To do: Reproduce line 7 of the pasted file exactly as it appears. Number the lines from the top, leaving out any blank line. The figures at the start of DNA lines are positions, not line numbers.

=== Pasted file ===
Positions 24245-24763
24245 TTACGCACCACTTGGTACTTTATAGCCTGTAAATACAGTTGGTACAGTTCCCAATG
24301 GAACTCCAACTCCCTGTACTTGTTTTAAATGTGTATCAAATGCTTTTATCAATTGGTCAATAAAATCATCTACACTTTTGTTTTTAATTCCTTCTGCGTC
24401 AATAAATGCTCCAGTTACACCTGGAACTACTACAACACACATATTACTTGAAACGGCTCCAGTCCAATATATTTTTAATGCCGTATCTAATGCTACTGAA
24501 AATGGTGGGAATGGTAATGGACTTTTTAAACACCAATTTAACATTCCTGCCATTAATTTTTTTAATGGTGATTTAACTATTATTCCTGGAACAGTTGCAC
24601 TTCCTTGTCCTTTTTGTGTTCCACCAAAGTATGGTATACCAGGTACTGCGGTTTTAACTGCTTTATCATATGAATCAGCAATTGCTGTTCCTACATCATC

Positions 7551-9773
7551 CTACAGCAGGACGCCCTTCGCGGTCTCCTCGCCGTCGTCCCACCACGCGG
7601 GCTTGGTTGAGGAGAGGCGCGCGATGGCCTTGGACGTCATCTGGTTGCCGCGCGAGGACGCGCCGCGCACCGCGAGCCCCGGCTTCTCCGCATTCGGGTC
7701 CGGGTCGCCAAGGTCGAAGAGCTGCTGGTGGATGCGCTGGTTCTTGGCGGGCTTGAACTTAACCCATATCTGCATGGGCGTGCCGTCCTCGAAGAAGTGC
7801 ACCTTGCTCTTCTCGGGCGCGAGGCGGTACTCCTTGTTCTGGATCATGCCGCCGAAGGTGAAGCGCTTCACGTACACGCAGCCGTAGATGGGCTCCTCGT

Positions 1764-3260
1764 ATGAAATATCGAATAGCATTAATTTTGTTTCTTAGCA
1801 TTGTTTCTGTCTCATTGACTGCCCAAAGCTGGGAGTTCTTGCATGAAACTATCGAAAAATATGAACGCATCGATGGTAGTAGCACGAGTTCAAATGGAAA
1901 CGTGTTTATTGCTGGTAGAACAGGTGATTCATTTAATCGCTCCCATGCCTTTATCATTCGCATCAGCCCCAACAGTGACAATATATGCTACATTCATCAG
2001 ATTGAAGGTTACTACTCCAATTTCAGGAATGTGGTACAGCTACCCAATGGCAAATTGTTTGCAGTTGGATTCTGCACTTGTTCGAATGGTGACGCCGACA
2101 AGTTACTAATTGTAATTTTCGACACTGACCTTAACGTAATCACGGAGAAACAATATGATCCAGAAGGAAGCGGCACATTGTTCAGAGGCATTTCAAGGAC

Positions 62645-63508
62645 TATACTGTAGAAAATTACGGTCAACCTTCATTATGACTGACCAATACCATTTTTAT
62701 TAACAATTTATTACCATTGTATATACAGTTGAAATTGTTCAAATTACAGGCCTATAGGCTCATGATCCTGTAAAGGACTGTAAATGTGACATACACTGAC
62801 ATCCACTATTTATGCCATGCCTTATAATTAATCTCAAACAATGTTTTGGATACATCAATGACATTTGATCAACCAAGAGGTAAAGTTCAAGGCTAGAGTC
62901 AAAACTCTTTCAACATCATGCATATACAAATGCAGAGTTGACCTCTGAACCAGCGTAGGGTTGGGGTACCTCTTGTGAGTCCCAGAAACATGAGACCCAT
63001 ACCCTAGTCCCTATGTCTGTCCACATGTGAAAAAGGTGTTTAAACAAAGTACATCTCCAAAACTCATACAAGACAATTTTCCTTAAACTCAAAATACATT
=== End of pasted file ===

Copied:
Positions 7551-9773